3. Fred Allen participated in 130 executions as Captain of Corrections at Walls Unit Prison in Huntsville, Texas before he had a breakdown in 1998.

texas death rowTwitter/TheHistoryofTX

"I was just working in the shop and all of a sudden something just triggered in me and I started shaking. And then I walked back into the house and my wife asked 'What's the matter?' and I said 'I don't feel good.' And tears — uncontrollable tears — was coming out of my eyes. And she said 'What's the matter?' And I said 'I just thought about that execution that I did two days ago, and everybody else's that I was involved with.' And what it was was something triggered within and it just — everybody — all of these executions all of a sudden all sprung forward."

4. Steve J. Martin began his corrections career on death row at age 23 at Texas State Penitentiary's Ellis Unit.

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"The whole thing made me step out of my role professionally, and touched me on an emotional level. I began to realize that this is how these things happen, executions. We do these things that personally you would normally never be involved in, because they're sanctioned by the government. And then we start walking through them in a mechanical fashion. We become detached. We lose our humanity."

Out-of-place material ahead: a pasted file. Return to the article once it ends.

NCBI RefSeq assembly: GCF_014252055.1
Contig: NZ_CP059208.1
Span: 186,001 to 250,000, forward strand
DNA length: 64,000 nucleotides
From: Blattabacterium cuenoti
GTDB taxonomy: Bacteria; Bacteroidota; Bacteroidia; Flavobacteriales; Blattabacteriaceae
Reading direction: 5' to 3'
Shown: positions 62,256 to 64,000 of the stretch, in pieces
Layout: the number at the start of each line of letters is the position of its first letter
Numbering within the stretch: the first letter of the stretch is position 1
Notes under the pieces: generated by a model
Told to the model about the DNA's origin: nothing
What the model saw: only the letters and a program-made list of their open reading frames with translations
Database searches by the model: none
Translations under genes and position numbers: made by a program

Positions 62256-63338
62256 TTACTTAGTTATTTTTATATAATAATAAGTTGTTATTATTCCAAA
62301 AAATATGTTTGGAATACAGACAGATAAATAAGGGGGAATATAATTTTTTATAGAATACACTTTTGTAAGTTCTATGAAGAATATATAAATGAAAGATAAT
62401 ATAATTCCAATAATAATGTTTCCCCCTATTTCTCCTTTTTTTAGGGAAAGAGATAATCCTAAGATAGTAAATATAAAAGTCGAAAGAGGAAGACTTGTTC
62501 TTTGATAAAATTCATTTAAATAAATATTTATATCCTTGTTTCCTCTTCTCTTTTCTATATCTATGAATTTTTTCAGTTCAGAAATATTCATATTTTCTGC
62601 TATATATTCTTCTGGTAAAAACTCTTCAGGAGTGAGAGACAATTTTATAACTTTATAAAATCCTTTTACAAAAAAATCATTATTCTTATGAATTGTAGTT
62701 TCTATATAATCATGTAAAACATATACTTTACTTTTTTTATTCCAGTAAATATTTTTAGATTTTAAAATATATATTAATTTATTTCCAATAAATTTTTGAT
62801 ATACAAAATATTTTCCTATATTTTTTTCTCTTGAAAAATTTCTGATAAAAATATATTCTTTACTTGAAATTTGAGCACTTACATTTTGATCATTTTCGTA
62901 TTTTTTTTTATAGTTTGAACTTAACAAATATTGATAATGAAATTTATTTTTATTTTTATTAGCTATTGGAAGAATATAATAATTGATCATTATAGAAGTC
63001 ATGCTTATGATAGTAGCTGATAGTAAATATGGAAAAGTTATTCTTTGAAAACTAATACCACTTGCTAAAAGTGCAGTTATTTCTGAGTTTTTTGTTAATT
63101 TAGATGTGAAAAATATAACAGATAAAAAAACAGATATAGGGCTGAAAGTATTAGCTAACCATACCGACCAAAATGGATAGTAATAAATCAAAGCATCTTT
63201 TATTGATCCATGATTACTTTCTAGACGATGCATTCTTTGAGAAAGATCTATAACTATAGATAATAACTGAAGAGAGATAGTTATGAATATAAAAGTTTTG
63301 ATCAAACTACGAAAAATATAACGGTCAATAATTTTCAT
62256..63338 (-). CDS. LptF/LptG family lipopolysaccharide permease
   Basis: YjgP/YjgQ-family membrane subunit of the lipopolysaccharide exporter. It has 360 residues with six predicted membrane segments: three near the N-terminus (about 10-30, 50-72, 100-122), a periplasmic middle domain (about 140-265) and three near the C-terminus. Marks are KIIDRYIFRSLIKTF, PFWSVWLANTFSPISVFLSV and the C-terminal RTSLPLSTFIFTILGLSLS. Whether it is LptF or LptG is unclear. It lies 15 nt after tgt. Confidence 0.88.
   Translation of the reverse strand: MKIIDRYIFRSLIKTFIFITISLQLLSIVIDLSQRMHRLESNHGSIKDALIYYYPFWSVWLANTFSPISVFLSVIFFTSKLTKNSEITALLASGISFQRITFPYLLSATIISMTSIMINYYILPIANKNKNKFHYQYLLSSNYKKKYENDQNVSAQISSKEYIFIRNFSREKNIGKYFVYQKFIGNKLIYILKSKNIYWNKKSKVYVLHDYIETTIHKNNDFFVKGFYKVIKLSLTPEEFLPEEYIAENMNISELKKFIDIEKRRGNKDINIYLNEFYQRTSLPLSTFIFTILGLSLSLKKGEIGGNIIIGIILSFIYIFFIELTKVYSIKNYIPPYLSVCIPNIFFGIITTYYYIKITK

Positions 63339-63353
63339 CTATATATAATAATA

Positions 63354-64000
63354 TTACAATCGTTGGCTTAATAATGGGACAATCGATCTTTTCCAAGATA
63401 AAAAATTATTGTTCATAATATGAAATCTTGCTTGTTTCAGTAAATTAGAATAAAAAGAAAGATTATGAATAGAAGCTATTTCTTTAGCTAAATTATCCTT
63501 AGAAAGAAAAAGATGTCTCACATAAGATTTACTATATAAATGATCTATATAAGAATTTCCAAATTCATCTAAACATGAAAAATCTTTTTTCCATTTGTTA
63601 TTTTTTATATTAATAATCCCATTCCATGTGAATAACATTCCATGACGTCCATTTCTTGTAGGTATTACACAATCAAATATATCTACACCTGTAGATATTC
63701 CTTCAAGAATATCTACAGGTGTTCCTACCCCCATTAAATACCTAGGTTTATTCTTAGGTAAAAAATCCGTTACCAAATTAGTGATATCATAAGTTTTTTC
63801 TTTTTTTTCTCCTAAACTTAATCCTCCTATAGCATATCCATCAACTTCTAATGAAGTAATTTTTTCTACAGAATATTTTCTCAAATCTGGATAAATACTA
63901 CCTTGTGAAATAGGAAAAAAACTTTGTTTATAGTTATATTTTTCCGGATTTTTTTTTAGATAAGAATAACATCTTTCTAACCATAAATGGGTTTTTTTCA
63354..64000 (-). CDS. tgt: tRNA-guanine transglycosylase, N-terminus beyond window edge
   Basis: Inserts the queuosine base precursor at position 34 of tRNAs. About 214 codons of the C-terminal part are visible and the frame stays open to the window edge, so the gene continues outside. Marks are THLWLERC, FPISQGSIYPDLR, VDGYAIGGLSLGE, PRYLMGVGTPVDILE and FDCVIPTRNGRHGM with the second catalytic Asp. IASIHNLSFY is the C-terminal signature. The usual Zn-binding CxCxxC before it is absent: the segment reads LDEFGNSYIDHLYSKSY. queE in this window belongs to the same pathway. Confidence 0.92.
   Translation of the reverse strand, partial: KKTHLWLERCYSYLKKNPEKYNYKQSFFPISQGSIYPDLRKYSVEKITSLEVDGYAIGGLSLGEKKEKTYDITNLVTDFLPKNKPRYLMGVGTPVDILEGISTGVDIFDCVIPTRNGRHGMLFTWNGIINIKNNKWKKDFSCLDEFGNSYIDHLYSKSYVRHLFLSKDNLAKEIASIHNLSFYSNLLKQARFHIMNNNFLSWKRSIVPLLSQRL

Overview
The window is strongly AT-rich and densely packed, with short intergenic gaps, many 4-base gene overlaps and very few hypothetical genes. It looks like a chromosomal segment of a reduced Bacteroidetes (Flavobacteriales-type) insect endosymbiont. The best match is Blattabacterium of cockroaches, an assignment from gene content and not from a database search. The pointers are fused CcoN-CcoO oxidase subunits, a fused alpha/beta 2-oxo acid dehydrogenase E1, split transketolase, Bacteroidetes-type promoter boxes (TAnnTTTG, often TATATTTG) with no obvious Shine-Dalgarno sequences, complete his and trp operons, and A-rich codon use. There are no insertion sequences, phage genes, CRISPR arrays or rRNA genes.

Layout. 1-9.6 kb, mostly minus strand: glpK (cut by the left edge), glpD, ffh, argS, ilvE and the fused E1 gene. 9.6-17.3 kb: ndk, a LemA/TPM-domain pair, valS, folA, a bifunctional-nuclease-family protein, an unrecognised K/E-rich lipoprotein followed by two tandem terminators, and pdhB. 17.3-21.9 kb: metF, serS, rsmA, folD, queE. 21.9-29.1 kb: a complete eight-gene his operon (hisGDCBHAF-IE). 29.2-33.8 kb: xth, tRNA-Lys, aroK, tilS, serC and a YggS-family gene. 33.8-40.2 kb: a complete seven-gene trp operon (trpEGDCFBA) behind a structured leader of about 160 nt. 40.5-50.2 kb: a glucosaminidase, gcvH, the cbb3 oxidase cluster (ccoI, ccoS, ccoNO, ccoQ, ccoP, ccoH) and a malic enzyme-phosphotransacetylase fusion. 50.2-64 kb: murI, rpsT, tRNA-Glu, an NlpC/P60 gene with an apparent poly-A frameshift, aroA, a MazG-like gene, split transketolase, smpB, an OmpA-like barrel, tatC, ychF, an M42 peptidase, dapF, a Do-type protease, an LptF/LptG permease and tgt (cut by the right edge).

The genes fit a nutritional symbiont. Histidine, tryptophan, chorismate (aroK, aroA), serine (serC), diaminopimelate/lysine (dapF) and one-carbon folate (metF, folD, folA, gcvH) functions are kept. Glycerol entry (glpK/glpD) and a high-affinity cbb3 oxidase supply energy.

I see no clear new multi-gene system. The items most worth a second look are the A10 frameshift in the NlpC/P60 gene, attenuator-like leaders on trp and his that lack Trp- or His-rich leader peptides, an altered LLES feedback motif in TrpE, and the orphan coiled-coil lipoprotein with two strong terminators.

5. Ron McAndrew, a former Warden at Florida State Prison, worked with the department of corrections from 1978-2000.

florida state prisonTwitter/TVnewsviews

"Searching my soul for answers that would satisfy the question on just why were we killing people and why our governor and politicians would do their 'chest pounding' over these ghastly spectacles was difficult. I began to remember myself as the person who went to Florida State Prison with a firm belief in the death penalty. And even though I still professed this belief, the questions of why we were doing this and if it were necessary, would not leave my mind. While appalled by the physical act of tying a person to a chair and burning him to death, I did not deny the reasons for the act. Here I want to say that one must be careful in searching his soul…one may just find that God is there and that He does not support the barbaric idea that man should execute man...After twenty-three years in Corrections, I have come to the conclusion that killing people is wrong. We have no business doing it, except in self-defense, in defense of someone else or in defense of the nation. And it's wrong for us to ask others do it for us."